Given that it’s the week of Thanksgiving, I'm supposed to write about the “women I am grateful for.” For inspiration, I just need to look around our office to our conference rooms, each of which is named for a woman we admire: Gloria (for Gloria Steinem), Michelle (for Michelle Obama), Grace (for Grace Hopper).
But, honestly, do you know what would really make me grateful?
Gretchen Carlson finding a big job on network or cable tv. And Ellen Pao bouncing back from suing a venture capital firm for gender discrimination, to being invited to become a partner at another mainstream Sand Hill Road venture capital firm. Last but never least, attending a holiday party for Sarah Kunst, Susan Fowler, and Sarah Lacy, after they are feted by the tech industry for their courage and then placed on unicorn advisory boards.
In a world where Mel Gibson – he of the hate-filled, anti-Semitic, drunken rant – is starring in a Christmas movie, but somehow many cannot forgive Katherine Heigl and Mischa Barton for being labeled "divas"...well, this would be a big shift.
As a society, we seem to forgive men for all kinds of sins.
But forgiving women for speaking up, for stepping out of line, for not playing the game of being “not too tough, not too soft” – that, historically, has been harder for us.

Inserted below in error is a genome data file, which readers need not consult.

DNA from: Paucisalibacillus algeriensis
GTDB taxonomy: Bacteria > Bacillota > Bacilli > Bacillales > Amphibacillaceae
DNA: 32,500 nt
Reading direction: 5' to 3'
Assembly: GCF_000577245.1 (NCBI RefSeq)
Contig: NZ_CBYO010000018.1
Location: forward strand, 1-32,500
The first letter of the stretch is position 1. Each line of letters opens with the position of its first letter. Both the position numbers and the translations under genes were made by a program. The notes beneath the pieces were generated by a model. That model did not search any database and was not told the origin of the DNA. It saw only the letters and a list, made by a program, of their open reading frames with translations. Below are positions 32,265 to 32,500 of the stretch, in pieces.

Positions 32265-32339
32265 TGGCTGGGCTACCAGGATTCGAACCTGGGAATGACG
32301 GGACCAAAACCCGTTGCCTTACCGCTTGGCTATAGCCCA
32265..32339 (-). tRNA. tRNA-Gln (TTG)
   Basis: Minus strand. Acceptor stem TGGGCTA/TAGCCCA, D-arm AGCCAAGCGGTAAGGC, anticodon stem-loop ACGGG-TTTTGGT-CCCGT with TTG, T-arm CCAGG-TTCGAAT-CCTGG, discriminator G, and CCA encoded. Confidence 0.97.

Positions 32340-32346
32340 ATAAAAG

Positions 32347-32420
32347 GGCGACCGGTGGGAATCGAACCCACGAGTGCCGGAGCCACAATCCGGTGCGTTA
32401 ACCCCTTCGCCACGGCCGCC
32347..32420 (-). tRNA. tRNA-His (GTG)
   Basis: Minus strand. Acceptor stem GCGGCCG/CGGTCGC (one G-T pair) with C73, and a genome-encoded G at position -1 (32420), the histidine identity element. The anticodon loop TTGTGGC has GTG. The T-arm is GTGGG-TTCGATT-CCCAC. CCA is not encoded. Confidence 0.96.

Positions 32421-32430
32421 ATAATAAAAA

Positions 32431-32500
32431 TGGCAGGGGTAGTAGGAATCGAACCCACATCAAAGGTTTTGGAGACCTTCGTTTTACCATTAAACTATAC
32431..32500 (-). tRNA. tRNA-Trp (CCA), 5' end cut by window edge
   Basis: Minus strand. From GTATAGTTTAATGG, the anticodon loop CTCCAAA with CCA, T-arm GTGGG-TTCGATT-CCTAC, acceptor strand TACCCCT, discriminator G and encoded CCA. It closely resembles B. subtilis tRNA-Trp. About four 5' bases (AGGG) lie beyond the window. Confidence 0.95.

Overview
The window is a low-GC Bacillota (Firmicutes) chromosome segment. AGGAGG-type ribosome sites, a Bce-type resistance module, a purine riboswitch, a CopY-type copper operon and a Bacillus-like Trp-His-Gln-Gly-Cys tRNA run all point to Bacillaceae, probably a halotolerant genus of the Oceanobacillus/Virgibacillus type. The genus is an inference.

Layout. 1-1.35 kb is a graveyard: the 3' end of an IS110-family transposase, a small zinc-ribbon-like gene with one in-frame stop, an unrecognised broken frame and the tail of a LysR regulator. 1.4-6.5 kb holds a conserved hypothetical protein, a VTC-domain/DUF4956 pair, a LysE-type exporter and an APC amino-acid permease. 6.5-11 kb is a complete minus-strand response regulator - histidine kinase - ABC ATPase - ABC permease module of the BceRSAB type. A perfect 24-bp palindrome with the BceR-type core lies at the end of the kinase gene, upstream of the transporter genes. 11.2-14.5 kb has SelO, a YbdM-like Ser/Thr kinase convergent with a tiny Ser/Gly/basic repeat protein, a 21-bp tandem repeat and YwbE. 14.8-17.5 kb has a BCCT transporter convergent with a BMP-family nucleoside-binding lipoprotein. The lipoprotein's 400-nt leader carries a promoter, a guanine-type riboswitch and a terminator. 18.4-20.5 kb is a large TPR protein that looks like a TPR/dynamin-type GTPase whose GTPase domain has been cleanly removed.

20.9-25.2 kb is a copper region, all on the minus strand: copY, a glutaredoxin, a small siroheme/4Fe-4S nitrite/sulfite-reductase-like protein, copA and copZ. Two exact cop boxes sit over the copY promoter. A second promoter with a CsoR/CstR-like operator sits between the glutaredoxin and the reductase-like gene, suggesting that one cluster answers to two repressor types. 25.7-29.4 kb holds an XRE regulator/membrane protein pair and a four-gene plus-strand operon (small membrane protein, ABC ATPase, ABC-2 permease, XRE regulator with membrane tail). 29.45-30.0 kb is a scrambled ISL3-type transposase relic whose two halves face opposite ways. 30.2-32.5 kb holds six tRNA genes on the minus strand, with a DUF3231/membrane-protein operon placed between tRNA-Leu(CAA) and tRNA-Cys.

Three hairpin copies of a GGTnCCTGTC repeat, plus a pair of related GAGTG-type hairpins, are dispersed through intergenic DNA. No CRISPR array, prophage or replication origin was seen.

I've been there. After I was fired from my job running Smith Barney because I wouldn't "sit down and shut up"— for, of all things, fighting to reimburse clients for investment products the business had mis-sold in the run-up to the subprime crisis – I was told by a New York Times journalist that I would never come back. (Men could, she told me, in a very sincere attempt to be helpful, but women weren’t allowed to.)
That's just the way it was.
[Read: A Letter to the Men in Our Lives]
So I’m thankful for all the women who are coming forward and naming their accusers, even given the career and reputational risks they know they are facing. And the behind-the-scenes, ongoing harassment and bullying I know they are experiencing.
I’m thankful that our societal taboo on women showing their (well-deserved) anger seems to be lifting.
I’m thankful that, as a society, we are reassessing our treatment of Monica Lewinsky. (She was only 20 years old, for goodness sakes. I have sweaters that are older than that.)
I’m thankful that the substantial majority of all of you are telling us (in a survey that we've just completed) that you admire women who stand up for what they think is right.
I’m thankful that more women are running for elected office, even knowing that doing so will bring them into the line of fire. (And we’re trying to help: See more here.)
And I’m thankful that being an entrepreneur gave me a path back into business, to build something that I truly believe can have a positive impact. It's a path back that didn't exist a decade ago, but one that has been driven by advances in technology. I’m thankful that more and more women are also finding this path back.
That gets me to a question: Is there a woman whom you are thankful for?
This article originally appeared in Ellevest's newsletter, What The Elle.